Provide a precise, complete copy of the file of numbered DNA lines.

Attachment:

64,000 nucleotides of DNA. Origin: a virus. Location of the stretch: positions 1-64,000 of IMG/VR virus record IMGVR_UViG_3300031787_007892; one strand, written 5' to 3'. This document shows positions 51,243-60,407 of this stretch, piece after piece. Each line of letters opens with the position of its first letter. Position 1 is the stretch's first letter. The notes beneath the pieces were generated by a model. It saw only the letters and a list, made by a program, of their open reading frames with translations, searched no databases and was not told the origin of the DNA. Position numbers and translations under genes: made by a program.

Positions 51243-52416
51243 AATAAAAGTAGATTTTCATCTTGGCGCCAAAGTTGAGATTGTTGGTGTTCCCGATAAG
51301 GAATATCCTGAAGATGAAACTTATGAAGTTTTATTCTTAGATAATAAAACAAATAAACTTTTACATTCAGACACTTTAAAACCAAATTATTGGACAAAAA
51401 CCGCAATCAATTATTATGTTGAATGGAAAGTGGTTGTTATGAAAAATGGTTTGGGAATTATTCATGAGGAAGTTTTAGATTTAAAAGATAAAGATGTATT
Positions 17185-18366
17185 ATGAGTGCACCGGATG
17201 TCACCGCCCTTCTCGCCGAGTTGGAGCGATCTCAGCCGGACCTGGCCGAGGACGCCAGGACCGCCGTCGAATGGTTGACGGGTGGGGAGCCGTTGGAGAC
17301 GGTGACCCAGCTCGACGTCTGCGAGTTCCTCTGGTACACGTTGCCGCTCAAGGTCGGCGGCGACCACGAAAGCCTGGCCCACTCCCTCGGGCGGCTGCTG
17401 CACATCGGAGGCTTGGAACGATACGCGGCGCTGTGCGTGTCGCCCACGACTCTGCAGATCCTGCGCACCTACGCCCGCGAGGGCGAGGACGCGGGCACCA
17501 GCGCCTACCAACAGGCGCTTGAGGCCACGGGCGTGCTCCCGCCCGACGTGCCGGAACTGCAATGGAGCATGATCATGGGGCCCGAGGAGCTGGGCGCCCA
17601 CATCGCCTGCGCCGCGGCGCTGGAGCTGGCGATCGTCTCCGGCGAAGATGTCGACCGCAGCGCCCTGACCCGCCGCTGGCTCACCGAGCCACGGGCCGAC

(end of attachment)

64,000 nucleotides of DNA. Origin: a virus. Location of the stretch: positions 1-64,000 of IMG/VR virus record IMGVR_UViG_3300031787_007892; one strand, written 5' to 3'. This document shows positions 51,243-60,407 of this stretch, piece after piece. Each line of letters opens with the position of its first letter. Position 1 is the stretch's first letter. The notes beneath the pieces were generated by a model. It saw only the letters and a list, made by a program, of their open reading frames with translations, searched no databases and was not told the origin of the DNA. Position numbers and translations under genes: made by a program.

Positions 51243-52416
51243 AATAAAAGTAGATTTTCATCTTGGCGCCAAAGTTGAGATTGTTGGTGTTCCCGATAAG
51301 GAATATCCTGAAGATGAAACTTATGAAGTTTTATTCTTAGATAATAAAACAAATAAACTTTTACATTCAGACACTTTAAAACCAAATTATTGGACAAAAA
51401 CCGCAATCAATTATTATGTTGAATGGAAAGTGGTTGTTATGAAAAATGGTTTGGGAATTATTCATGAGGAAGTTTTAGATTTAAAAGATAAAGATGTATT
Positions 17185-18366
17185 ATGAGTGCACCGGATG
17201 TCACCGCCCTTCTCGCCGAGTTGGAGCGATCTCAGCCGGACCTGGCCGAGGACGCCAGGACCGCCGTCGAATGGTTGACGGGTGGGGAGCCGTTGGAGAC
17301 GGTGACCCAGCTCGACGTCTGCGAGTTCCTCTGGTACACGTTGCCGCTCAAGGTCGGCGGCGACCACGAAAGCCTGGCCCACTCCCTCGGGCGGCTGCTG
17401 CACATCGGAGGCTTGGAACGATACGCGGCGCTGTGCGTGTCGCCCACGACTCTGCAGATCCTGCGCACCTACGCCCGCGAGGGCGAGGACGCGGGCACCA
17501 GCGCCTACCAACAGGCGCTTGAGGCCACGGGCGTGCTCCCGCCCGACGTGCCGGAACTGCAATGGAGCATGATCATGGGGCCCGAGGAGCTGGGCGCCCA
17601 CATCGCCTGCGCCGCGGCGCTGGAGCTGGCGATCGTCTCCGGCGAAGATGTCGACCGCAGCGCCCTGACCCGCCGCTGGCTCACCGAGCCACGGGCCGAC